Malbone was known (and still is) as one of the best artists in this genre. He was quite prolific in his output, especially when you consider that his career only lasted about twelve years due to the fact that he died at 29 years of age. He passed away right here in Savannah, in the home of his cousin, Robert Mackay.  Below is a picture of me at his grave in Colonial Park Cemetery (taken last November).

The irony for me is that I didn't remember something special until I had already picked my topic and started my research.  When I found out that his cousin was Robert Mackay, I remembered that name from a quartet of books that I read about 15 years ago.  It was the Savannah quartet by Eugenia Price. Price chose actual people for characters in her historical fiction novels and after reading all four books, I felt like I knew these people. So to find out that I had chosen an artist that had ties to a family that was featured in the books and who lived here in Savannah supplied one more piece of proof that this topic was meant for me. I loved those books and will read them again after I've finished writing my thesis.

I've only been here for a little over a week, but I have looked at the pictures of those who are special to me countless times.  It helps me to feel close to these people. Can you imagine how it would have felt to be separated from your loved ones without pictures, cell phones, the internet and all of the images we collect on our computers? These portrait miniatures served the very intimate purpose of keeping loved ones alive in the hearts of those who held them. They also provided evidence of wealth and an elite status, among other things, but for the purpose of this non-scholarly blog post, I'm going to stick to themes of love and affection.

The portrait of Eliza Izard (above) was painted in Charleston, South Carolina in 1801. At that time, she was around seventeen years old and still living at home with her parents. Eventually, in 1803, she would marry Col. Thomas Pinckney, Jr., who also had his portrait painted by Malbone. This is one of my favorites and the one I most look forward to seeing tomorrow. Malbone was known for capturing the beauty and even an emotional quality of his sitters, and this one is a great example of both. I'll share more of the stories behind the portraits later, but for now, I need to get some beauty rest! I'll be up EARLY tomorrow. I really can't wait. It feels a little like Christmas!

Saturday, March 10, 2012


My days in Savannah so far have centered around finding a routine. When I was teaching elementary school, I found that the kids were able to find freedom to think, create, explore and try new things when all of these things took place within the safe boundaries of a routine.  Adults aren't that different, especially when in a new place. Ironically, it's as if there's safety in it and that "security" allows for risk taking.

So what do I do with my days? I started off my time here by studying as soon as I woke up because I was waking with a feeling of panic, thinking that I had to use every single second to work on my thesis and that I was behind!  But then I realized that it isn't healthy to start a day that way. I was here in beautiful Savannah but I wasn't experiencing life. I also had a hard time focusing. I was just sitting in my apartment in front of the computer.  So I decided to start every morning with some kind of exercise.  Now I go to yoga or walk around the park first thing every morning.  This allows for me to see some of Savannah's beauty and release some natural, stress reducing endorphins.  This helps! Not only do I feel better, but my focus lasts longer when I'm studying. And really, you can't work all day long without breaks.  Your work will suffer and you will too.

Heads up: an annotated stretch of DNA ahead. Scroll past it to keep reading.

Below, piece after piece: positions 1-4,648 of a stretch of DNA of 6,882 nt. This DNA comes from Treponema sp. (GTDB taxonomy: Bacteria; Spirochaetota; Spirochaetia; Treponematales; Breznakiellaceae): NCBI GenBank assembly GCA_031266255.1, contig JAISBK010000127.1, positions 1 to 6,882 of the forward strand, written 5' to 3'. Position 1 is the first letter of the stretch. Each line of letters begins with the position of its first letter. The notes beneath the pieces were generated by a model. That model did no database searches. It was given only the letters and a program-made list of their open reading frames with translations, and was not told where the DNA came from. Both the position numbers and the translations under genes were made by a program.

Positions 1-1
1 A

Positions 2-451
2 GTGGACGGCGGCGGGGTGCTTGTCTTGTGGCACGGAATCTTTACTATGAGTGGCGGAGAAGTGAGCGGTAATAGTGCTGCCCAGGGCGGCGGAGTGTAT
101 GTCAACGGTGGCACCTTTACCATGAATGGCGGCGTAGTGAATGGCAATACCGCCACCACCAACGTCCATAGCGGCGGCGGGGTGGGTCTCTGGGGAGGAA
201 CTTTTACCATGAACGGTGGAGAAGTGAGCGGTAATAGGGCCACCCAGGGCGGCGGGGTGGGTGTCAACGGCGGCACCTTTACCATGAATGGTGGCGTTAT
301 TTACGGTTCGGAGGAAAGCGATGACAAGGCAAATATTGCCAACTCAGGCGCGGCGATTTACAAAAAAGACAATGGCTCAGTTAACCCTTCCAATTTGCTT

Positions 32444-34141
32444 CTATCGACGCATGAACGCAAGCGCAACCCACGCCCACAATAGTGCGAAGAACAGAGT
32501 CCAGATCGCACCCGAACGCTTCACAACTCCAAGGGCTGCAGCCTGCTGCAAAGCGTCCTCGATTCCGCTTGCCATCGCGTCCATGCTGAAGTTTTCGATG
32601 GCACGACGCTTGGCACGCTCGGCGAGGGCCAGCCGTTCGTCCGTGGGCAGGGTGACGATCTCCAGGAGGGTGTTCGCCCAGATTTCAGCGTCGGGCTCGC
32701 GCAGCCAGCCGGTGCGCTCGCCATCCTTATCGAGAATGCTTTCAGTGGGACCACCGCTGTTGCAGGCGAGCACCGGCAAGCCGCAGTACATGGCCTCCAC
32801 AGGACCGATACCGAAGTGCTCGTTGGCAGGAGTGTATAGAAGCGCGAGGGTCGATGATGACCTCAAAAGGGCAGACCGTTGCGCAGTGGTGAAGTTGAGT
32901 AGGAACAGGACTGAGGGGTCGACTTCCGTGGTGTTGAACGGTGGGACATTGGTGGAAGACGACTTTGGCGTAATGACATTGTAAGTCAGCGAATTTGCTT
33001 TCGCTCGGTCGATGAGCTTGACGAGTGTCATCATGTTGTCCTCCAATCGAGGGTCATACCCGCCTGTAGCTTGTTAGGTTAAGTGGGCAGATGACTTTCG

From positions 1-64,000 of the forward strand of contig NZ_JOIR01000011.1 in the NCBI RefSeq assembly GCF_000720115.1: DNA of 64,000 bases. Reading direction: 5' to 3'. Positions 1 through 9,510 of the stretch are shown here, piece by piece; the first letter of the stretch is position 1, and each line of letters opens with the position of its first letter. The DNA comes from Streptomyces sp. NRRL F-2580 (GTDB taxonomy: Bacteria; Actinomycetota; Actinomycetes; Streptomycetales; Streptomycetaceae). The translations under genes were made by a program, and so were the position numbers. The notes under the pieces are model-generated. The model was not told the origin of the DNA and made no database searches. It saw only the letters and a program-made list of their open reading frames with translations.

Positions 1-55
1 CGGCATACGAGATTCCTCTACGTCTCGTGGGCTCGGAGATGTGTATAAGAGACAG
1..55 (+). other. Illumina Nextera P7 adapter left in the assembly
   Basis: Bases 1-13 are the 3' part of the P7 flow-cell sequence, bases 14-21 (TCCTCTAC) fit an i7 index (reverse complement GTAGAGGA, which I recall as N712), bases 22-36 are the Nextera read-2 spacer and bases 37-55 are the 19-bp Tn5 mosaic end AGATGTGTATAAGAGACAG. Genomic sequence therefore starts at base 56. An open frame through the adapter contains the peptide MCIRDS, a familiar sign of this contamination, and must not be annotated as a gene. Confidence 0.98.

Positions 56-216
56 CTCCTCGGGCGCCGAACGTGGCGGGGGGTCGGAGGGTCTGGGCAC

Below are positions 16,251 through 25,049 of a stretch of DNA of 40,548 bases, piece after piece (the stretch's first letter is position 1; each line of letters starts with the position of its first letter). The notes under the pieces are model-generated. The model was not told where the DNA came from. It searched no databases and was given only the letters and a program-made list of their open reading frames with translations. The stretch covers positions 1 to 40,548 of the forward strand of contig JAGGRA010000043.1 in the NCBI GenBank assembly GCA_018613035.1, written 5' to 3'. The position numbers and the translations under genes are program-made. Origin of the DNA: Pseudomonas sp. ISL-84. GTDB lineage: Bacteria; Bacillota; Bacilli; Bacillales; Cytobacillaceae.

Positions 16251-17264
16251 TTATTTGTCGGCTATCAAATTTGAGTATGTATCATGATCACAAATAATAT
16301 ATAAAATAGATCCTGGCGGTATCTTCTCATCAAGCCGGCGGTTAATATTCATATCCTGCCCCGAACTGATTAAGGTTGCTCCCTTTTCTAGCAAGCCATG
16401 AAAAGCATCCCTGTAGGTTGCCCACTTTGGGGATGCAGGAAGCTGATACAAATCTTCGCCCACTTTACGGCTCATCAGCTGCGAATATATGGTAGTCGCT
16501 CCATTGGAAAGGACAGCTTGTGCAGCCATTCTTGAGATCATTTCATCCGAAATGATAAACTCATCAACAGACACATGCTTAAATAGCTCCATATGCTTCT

Scene from Forsyth Park

I've also been cooking more.  This apartment has come with the most beautiful kitchen! It makes me want to cook and clean! Haha! Also, I know that what I put in my mouth has an impact on my energy level and my ability to work longer hours. So I've been eating lots of fruits, veggies and lean meats. 

"Sandwich Cam" Haha!

Of course, I've also visited some of the great restaurants around here.  My sweet landlady took me to dinner the other night at The Bohemian Hotel. The restaurant, Rocks, is delicious! Their rooftop bar is where I took this image of the sunset.  I love it!

View from Rocks on the Rooftop

And when I'm done for the day, I usually try to either get some rest or find something fun to do at night. Sometimes I'll keep working if I'm in the flow, but it's different every day and I try to be sensitive to what I need. Last night my friend Suzy, whom I've known since the 8th grade, arrived.  She drove up from Miami to see me and I'm so happy she's here. It was great to have a girlfriend here to talk to and we had some fun last night.  The Savannah Stopover Music Festival is happening here this weekend.  It's a place for bands to stop and perform on their way to South by Southwest in Austin.  I hadn't heard of any of them except for Grimes. Grimes is Claire Boucher, who plays keys, sings and plays programmed electronic music.  She has a band, Born Gold, that backs her up as well. The event took place in the Jepson Center on their interior steps.  The lights, fog, music, and movement, all set against a pretty stark and contemporary setting, made for one incredibly modern and surreal experience.  It was a perfect stress release! It was also fun to stand amongst all of the SCAD students who I knew were loving the music.  There was one girl getting down with her bad self right in front of us and I just had to soak in all of the fun energy. Here's a picture from last night and a video of one of her songs that I think will represent the performance better than my words can.